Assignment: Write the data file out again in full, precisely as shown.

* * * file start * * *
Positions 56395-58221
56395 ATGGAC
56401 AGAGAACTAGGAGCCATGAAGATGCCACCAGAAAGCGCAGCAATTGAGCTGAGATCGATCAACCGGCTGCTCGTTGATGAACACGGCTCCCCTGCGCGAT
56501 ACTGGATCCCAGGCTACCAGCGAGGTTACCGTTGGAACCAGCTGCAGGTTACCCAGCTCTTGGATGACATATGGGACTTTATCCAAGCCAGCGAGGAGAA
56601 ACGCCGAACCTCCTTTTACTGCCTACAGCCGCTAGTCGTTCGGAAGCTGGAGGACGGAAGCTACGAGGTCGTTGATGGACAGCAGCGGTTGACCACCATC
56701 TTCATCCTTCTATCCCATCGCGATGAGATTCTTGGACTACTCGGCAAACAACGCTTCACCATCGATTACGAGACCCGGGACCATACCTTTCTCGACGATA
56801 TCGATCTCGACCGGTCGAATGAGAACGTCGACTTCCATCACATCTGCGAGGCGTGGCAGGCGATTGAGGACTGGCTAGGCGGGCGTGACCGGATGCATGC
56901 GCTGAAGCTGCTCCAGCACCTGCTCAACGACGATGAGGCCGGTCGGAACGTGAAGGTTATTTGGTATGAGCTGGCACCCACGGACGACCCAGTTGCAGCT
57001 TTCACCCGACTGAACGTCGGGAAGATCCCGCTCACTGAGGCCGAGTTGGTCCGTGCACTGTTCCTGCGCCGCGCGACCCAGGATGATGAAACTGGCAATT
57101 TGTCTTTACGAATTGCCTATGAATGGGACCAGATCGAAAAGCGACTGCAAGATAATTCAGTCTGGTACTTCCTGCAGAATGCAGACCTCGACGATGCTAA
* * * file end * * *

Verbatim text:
Positions 56395-58221
56395 ATGGAC
56401 AGAGAACTAGGAGCCATGAAGATGCCACCAGAAAGCGCAGCAATTGAGCTGAGATCGATCAACCGGCTGCTCGTTGATGAACACGGCTCCCCTGCGCGAT
56501 ACTGGATCCCAGGCTACCAGCGAGGTTACCGTTGGAACCAGCTGCAGGTTACCCAGCTCTTGGATGACATATGGGACTTTATCCAAGCCAGCGAGGAGAA
56601 ACGCCGAACCTCCTTTTACTGCCTACAGCCGCTAGTCGTTCGGAAGCTGGAGGACGGAAGCTACGAGGTCGTTGATGGACAGCAGCGGTTGACCACCATC
56701 TTCATCCTTCTATCCCATCGCGATGAGATTCTTGGACTACTCGGCAAACAACGCTTCACCATCGATTACGAGACCCGGGACCATACCTTTCTCGACGATA
56801 TCGATCTCGACCGGTCGAATGAGAACGTCGACTTCCATCACATCTGCGAGGCGTGGCAGGCGATTGAGGACTGGCTAGGCGGGCGTGACCGGATGCATGC
56901 GCTGAAGCTGCTCCAGCACCTGCTCAACGACGATGAGGCCGGTCGGAACGTGAAGGTTATTTGGTATGAGCTGGCACCCACGGACGACCCAGTTGCAGCT
57001 TTCACCCGACTGAACGTCGGGAAGATCCCGCTCACTGAGGCCGAGTTGGTCCGTGCACTGTTCCTGCGCCGCGCGACCCAGGATGATGAAACTGGCAATT
57101 TGTCTTTACGAATTGCCTATGAATGGGACCAGATCGAAAAGCGACTGCAAGATAATTCAGTCTGGTACTTCCTGCAGAATGCAGACCTCGACGATGCTAA